A Proposed Performance-Based System for Teacher Interactive Electronic Continuous Professional Development (TIE-CPD)

A Proposed Performance-Based System for Teacher Interactive Electronic Continuous Professional Development (TIE-CPD)

Rafiza Abdul Razak (Faculty of Education, University of Malaya, Kuala Lumpur, Malaysia), Farrah Dina Yusop (Faculty of Education, University of Malaya, Kuala Lumpur, Malaysia), Aizal Yusrina Idris (Yanbu University College, Yanbu Al-Sinaiyah, Saudi Arabia) and Siti Hajar Halili (Faculty of Education, University of Malaya, Kuala Lumpur, Malaysia)
DOI: 10.4018/IJWLTT.2016100103
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Abstract

The paper introduces Teacher Interactive Electronic Continuous Professional Development (TIE-CPD), an online interactive training system. The framework and methodology of TIE-CPD are designed with functionalities comparable with existing e-training systems. The system design and development literature offers several methodology and framework examples. In the process of designing an e-training system, other system designs may be referenced to provide an overview of the framework and methodology for TIE-CPD. The proposed system are primarily intended to facilitate acceptance and use of electronic training environments for teachers across a broad range of nations. The main function of such a system is to provide a training system for teacher use in enhancing competency, professionalism, skill, and knowledge. A continuing development program based on this system can be interactively conducted online and accessed from anywhere. Thus, online training programs can be improved consistently and the cost in terms of both money and labor for such programs can be reduced.
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2. Features Of E-Training

Using appropriate electronic tools, e-training can assist trainees in accessing a system anywhere and at anytime. Such a system can encourage trainees to conduct independent study in an interactive, flexible, and non-linear manner, permitting individuals to control the pace of their training (Batalla-Busquets & Martínez-Arguelles, 2014; Hamid, Yusof, Ijab et al., 2008; Park, Son, & Kim, 2012; Ramayah, Ahmad & Hong, 2012; Wijakkanalan, Wijakkanalan, Suwannoi et al., 2013). Indirectly, web-based training may increase the speed of learning, decrease barriers, dispersal over a geographical range, and reducing costs of knowledge sharing (Chatzoglou, Sarigiannidis, Vraimaki et al., 2009; Mooghali & Mirghaderi, 2012). In addition to being cost-effective and flexible, implementation of e-training contemplates four advantages: (1) freedom to decide when each online lesson will be learned, (2) lack of dependence on time constraints, (3) freedom to express thoughts, and (4) accessibility to a course’s online materials (Ramayah et al., 2012).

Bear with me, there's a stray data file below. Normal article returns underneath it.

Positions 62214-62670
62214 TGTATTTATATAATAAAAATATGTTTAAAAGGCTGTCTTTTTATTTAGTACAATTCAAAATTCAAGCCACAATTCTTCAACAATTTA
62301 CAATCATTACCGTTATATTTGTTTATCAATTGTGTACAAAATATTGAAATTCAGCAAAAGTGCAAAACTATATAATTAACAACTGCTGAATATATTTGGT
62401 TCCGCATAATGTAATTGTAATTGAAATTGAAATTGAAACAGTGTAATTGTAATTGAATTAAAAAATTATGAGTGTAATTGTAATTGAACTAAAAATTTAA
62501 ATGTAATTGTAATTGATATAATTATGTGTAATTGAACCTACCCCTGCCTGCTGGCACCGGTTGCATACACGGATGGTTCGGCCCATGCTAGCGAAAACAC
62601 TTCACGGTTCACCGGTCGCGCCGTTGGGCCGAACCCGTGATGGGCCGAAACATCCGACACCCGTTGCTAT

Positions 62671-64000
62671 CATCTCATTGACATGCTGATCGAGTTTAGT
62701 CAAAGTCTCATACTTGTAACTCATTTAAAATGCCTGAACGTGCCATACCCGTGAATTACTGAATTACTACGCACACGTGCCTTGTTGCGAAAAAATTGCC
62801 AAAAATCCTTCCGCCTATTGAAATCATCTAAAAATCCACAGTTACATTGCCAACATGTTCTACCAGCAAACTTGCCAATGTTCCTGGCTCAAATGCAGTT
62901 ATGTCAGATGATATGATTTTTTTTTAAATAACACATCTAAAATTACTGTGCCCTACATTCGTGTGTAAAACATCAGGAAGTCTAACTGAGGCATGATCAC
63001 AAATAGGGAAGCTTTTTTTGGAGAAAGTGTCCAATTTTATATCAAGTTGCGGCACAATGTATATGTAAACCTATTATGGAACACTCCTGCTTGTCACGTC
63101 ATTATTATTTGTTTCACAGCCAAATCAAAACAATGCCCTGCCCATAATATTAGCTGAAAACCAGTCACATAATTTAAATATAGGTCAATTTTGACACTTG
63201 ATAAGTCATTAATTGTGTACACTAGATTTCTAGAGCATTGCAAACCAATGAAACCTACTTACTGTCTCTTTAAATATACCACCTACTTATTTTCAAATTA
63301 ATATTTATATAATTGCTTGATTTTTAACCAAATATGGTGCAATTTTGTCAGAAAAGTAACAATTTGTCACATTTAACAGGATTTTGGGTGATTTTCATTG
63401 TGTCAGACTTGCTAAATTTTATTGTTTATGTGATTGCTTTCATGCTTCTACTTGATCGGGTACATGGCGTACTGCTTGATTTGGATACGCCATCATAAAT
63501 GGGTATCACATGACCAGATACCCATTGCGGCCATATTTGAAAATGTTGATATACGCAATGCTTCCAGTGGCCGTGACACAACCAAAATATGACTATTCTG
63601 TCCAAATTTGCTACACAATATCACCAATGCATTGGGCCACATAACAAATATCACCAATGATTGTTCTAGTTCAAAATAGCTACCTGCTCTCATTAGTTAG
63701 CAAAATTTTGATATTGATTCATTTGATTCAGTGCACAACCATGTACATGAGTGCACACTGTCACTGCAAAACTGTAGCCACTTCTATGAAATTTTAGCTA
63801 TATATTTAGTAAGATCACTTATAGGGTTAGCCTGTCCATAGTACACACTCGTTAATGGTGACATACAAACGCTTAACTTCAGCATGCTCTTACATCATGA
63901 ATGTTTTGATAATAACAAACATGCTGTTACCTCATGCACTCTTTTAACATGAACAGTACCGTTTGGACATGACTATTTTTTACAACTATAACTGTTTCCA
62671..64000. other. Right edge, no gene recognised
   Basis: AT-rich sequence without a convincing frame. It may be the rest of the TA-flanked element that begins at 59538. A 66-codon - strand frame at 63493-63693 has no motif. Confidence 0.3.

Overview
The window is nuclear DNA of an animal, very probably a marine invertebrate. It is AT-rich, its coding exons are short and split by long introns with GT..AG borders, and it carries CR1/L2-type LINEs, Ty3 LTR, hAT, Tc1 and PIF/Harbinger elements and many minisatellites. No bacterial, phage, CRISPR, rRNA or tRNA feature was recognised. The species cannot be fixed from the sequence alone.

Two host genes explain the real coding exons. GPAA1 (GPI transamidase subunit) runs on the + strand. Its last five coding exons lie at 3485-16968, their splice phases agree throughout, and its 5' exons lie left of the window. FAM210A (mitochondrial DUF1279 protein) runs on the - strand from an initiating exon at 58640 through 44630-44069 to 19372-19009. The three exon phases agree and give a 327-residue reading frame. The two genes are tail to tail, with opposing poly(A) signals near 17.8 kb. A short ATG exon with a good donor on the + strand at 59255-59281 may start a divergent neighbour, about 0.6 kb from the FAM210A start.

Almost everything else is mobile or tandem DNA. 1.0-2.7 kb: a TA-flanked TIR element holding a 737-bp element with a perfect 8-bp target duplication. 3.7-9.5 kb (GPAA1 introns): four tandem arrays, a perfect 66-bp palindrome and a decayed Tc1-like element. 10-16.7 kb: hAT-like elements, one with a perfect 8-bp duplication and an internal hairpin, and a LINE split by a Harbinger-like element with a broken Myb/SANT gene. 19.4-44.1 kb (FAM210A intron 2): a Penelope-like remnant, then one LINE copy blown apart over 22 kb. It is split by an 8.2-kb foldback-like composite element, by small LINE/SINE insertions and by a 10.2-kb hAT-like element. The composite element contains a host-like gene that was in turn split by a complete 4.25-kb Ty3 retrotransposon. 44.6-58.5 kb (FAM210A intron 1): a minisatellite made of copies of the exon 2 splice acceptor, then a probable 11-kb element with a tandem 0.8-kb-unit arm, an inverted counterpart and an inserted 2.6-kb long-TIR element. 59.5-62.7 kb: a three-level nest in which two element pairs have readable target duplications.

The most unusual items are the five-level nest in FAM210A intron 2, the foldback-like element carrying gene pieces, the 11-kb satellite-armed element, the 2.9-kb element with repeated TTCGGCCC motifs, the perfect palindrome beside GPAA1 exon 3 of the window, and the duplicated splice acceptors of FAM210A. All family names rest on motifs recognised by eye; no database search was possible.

Both individual educators and organizations could reap benefits from well-planned training, as asserted by Buckley & Caple (2009). Individual educators virtually-trained via e-training are likely to be digitally equipped, innovative, and capable of making intensive use of information technology, resulting in sequentially-produced highly-qualified human resources who gain integral job satisfaction by competently accomplishing tasks thereby achieving career enhancement and promotion. In addition to organizational activities, productivity-oriented and performance-oriented activities increase with shorter learning time; at the same time, reducing the time for costly training through e-training could serve as a mechanism for organizations in recording and identifying employees’ training needs and priorities and employee evaluation (Batalla-Busquets & Martínez-Arguelles, 2014). This may help organizations to outline appropriate and achievable training goals in designing e-training programs that fulfill employees’ needs and increase their interest and motivation (Chatzoglou et al., 2009).

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